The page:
In defiance of the muffin top


Have you ever deleted a photo of a happy occasion because you didn't like how you looked in it? I have. But I want to defy that...

 

We hosted a barbecue for some friends and co-workers today. It was a festive, delicious, happy affair: the lawn freshly mown, kids jumping on the trampoline, and stories shared over a potluck feast.

My husband and I had been happily hosting: each attending to kids and guests and let-me-show-you-to-the-restroom. We crossed paths while lunch was being served, and I leaned in to hug my partner and love. We stood there a minute, enjoying the scene of people feeling at home and savoring the buzz of happy chatting.

Our son was underfoot: taking his new LEGO creation on a maiden voyage. We scooped him into our arms, asking him if he would like to be the peanut butter in our parent-sandwich. He giggled and told us he couldn’t be peanut butter because he had a rocket in his hand, and my hubby and I joked that maybe we should change to being a roast beef sandwich, because beef goes well with rocket (hardy har har – I’m lame like that). Our boy snuggled and giggled and pressed in close… while unbeknownst to us, a friend saw our montage and snapped a photo, melting over the cuteness of the moment.

She sent it to me later.

muffintop2I nearly deleted it on the spot.

Confession: I was horrified to see what a pronounced muffin top was showing over the top of my jeans. My outfit had passed the once-over test in the mirror this morning, but I had no idea I looked like that in action, and I was ashamed. The ten or so pounds which have been sneaking up on me stared accusingly at my from the photo, and my finger trembled over the delete button.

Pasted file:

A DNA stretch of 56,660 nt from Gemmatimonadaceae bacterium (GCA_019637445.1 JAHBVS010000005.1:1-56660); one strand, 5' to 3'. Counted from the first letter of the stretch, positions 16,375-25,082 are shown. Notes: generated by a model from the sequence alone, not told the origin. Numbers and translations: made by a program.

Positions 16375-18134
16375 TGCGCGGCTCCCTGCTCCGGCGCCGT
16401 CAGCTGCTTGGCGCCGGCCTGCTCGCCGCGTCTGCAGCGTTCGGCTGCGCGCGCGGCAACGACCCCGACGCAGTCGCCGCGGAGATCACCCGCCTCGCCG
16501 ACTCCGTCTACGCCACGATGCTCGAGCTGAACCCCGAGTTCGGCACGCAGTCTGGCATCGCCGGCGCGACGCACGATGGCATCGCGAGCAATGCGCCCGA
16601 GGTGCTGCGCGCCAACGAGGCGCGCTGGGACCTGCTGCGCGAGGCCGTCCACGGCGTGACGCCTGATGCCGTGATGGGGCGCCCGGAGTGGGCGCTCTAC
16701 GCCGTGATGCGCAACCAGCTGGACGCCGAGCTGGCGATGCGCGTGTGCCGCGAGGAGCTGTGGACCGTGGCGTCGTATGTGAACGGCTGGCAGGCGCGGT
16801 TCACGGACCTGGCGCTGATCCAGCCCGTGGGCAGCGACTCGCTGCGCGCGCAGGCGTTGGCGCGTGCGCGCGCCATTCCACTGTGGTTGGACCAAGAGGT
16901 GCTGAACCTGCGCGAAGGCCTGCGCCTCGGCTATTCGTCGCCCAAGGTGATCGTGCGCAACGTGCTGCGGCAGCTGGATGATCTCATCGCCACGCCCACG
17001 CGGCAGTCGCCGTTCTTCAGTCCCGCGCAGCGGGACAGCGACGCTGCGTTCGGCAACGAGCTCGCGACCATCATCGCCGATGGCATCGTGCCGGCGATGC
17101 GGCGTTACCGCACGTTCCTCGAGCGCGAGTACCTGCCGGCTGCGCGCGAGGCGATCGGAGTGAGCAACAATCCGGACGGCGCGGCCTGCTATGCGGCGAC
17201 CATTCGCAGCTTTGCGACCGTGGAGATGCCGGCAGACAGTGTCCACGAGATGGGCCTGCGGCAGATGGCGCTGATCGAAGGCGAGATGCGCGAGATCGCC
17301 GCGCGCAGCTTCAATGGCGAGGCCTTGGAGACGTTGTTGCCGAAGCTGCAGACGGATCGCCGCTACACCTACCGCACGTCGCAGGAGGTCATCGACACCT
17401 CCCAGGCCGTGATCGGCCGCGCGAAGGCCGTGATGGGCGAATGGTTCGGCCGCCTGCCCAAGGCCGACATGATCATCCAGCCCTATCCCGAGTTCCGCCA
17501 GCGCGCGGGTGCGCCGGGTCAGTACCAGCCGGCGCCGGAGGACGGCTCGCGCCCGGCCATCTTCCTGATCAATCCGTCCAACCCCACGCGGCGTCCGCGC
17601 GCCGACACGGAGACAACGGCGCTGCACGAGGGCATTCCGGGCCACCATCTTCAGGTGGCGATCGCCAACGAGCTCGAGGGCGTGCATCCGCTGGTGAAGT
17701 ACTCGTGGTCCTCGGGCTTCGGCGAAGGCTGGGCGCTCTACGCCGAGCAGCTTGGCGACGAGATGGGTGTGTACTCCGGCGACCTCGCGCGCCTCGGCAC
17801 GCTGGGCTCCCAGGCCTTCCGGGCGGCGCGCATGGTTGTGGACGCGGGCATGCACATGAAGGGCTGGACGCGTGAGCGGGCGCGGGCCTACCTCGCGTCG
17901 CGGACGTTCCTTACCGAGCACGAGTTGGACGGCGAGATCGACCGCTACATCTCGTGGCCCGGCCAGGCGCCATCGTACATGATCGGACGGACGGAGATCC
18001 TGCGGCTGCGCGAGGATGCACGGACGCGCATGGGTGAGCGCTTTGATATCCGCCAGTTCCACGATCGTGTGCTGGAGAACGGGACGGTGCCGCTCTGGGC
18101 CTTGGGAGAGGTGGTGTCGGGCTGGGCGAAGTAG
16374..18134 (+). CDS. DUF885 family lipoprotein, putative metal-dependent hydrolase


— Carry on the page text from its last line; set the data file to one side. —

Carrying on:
But then I looked at the photo and saw a glimpse of what my friend had seen: not a photo to shame me, but a moment she was celebrating for its love, joy, and rightness…. and I realized I was missing it: I was blinded by an extra inch of muffin top.

In truth, this photo is all sweetness. My boy will one day be too big to pick up and press into a sandwich, and we will look back on these days with misty eyes and hearts swollen to bursting with remembrance. Of all the things that are significant about this time: surely my waistline should not factor into my reckoning?

I looked at the photo several times during the afternoon; trying hard to quash the accusatory thoughts and to focus on the good ones. It is hard, repetitive work this: this teaching myself to be kind to myself and my body. I struggled with me all afternoon.

The guests were gone and we were chatting with our kids before bed time. Our youngest asked for music (“Pandowa?”), and the eldest quickly rallied: “Dance Party!” I considered the moment. The last thing I felt like doing was shimmying my fat, but  recalling that I was trying to mark the day with mommy-win-moments rather than mommy-shame-moments, I jumped up and joined her as we let Miley and Beyonce and Maroon 5 belt out tune after tune.  We twirled and jumped and kicked our legs high, and then I scooped the boy child into my arms and twirled him until he giggled drunkenly.